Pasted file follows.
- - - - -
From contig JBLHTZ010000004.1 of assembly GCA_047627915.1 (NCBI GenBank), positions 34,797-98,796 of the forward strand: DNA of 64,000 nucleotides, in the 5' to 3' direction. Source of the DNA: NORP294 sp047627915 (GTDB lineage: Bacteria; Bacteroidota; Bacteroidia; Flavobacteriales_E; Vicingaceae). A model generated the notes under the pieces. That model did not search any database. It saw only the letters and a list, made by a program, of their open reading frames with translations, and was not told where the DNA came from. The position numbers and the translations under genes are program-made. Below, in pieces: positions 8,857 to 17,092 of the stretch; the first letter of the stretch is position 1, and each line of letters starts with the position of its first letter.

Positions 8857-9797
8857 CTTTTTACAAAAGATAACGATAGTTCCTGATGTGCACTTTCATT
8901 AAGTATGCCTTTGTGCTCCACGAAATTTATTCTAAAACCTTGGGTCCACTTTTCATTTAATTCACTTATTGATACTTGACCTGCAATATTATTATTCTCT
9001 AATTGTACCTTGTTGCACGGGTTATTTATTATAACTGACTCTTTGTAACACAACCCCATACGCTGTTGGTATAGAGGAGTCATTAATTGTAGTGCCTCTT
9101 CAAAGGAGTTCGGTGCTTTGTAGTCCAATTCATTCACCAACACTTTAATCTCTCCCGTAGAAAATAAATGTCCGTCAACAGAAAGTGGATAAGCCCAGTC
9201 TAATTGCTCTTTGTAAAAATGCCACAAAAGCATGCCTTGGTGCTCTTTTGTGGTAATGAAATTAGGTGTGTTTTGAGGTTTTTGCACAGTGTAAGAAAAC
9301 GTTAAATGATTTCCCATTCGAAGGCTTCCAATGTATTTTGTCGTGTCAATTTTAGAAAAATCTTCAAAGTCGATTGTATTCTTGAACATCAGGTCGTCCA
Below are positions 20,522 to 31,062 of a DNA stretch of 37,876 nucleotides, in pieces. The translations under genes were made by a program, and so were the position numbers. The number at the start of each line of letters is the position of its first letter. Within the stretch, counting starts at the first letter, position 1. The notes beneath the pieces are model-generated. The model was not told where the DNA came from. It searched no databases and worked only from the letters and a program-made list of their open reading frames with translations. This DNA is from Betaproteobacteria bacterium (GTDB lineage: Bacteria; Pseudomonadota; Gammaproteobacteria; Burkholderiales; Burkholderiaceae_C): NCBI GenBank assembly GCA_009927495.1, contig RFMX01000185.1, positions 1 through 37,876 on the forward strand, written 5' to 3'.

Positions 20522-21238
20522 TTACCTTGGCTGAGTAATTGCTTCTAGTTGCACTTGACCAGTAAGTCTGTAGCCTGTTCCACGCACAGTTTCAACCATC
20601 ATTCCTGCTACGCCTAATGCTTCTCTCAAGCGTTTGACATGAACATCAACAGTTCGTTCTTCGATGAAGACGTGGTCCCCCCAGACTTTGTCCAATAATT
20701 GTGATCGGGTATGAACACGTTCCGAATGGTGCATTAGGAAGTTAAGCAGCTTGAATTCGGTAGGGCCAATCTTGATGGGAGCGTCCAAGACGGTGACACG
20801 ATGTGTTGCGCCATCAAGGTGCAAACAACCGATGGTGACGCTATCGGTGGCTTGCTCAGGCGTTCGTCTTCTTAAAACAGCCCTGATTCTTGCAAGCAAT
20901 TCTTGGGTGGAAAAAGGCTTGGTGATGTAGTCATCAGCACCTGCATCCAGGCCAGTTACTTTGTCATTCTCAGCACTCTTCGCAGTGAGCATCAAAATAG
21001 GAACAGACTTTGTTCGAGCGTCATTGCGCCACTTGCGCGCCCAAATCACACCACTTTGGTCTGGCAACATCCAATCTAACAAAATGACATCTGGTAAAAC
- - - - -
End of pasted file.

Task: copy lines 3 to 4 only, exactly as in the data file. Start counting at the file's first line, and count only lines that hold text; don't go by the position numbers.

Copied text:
8857 CTTTTTACAAAAGATAACGATAGTTCCTGATGTGCACTTTCATT
8901 AAGTATGCCTTTGTGCTCCACGAAATTTATTCTAAAACCTTGGGTCCACTTTTCATTTAATTCACTTATTGATACTTGACCTGCAATATTATTATTCTCT